Location: Amsterdam, The Netherlands
The small, unexpected elements of life are charming additions that I am working harder to recognize. I don’t know that one can force these to happen more frequently, often I find that they are a result of something overlooked or casual mistake. What I do know is that the more they are appreciated, the more often they are noticed.
In the fall of 2017, I traveled to Europe to visit a few friends. These friends were kind enough to offer up a spare bed most every night. During my entire trip, in fact, there was only a single night when I would stay in a hostel in Amsterdam. As any responsible traveler would, I waited until the last minute to find this hostel.
With the best places picked off, I hurriedly chose an affordable hostel in the middle of town. After the initial booking, I didn’t think of it any further until I was running down the dark and rainy streets of Amsterdam, phone in hand, searching for my hostel. In Amsterdam, it is rather easy to tell which part of town you are in after a certain time of night. Most places where people live go dark, the shopping areas are lit up with yellow lights and then there is the aptly named Red Light District. In this part of town, window shopping includes drugs and prostitutes right along side pastries and graphic tees, all beneath a dark glow of red light.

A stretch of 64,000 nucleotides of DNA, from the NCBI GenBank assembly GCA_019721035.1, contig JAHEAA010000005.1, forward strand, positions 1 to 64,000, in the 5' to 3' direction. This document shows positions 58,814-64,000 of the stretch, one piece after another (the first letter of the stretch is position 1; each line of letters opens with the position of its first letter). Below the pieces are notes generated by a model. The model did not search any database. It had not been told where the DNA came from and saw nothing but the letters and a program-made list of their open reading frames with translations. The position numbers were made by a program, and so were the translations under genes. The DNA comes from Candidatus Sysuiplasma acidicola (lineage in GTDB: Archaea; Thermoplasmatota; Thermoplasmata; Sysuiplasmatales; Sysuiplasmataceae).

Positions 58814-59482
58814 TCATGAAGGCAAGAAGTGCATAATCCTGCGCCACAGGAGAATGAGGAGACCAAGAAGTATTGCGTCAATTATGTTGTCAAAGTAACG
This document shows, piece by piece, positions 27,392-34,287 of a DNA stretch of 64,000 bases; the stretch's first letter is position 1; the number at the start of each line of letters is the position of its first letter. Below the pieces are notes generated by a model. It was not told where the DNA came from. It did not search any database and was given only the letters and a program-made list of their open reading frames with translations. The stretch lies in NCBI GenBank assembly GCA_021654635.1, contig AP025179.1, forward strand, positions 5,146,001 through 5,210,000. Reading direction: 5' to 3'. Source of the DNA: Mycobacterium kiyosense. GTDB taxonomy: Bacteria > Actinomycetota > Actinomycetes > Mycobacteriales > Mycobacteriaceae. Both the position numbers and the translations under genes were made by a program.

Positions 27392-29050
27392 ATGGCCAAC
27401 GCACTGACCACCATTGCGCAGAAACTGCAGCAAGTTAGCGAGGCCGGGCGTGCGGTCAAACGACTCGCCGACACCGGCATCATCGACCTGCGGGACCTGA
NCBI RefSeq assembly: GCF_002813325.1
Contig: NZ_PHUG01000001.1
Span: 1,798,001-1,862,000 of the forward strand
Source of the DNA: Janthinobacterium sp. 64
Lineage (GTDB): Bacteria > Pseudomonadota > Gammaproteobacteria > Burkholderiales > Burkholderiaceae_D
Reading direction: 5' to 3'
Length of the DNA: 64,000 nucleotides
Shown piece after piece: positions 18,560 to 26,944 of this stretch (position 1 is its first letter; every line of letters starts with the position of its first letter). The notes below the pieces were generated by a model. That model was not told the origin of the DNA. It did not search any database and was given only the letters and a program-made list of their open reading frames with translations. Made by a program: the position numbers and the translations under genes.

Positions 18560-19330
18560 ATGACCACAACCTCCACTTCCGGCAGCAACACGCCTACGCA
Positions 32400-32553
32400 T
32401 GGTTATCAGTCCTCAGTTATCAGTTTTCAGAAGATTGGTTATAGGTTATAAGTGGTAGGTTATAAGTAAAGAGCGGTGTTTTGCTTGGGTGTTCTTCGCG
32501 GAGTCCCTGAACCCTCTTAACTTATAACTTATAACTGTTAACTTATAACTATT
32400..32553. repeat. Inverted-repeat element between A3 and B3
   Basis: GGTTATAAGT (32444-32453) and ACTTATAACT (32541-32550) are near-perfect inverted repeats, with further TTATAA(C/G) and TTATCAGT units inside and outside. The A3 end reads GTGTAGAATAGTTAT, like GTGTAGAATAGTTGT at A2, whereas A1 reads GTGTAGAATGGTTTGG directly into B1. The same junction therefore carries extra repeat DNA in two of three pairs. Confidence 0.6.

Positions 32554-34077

That night, as I ran through the streets, I noticed the yellow lights slowly fading to red. Shortly after entering the Red Light District, with the sprinkling rain turning into a downpour, I burst through the door of my hostel and into a small room with a large painting of… Jesus? Somehow, I had managed to book the only Christian hostel on this side of town, perhaps in the whole town even. Needless to say, I was surprised to find Christian literature various references to Jesus in a district of brothels.
I found out later that the mission of this hostel was to recruit employees from abroad that were hoping to live in The Netherlands. After talking with the staff it I learned that often new workers originally came to Amsterdam to get away from something, but instead of finding all the offerings of the Red Light District, they found community. This hostel didn’t seek to condemn, only to be present.
The stark contrast between the inside of the hostel and the surrounding streets was almost overwhelming. I walked around the Red Light District for several hours that night, many parts of which are rather charming and filled with history. Nevertheless, the inside of the hostel remained a pleasant and unexpected surprise.
I believe we are capable of being this kind of pleasant surprise. How often do we shine a different light simply by being available and present? How often are you a happy accident in someone’s day? Does the way you act make others consider life in a way they hadn’t expected? Often times we have the opportunity to be a haven for others, a personality that stands out in a sea of indifference.
Could stumbling into you turn out to be someone’s happy accident, something unexpected?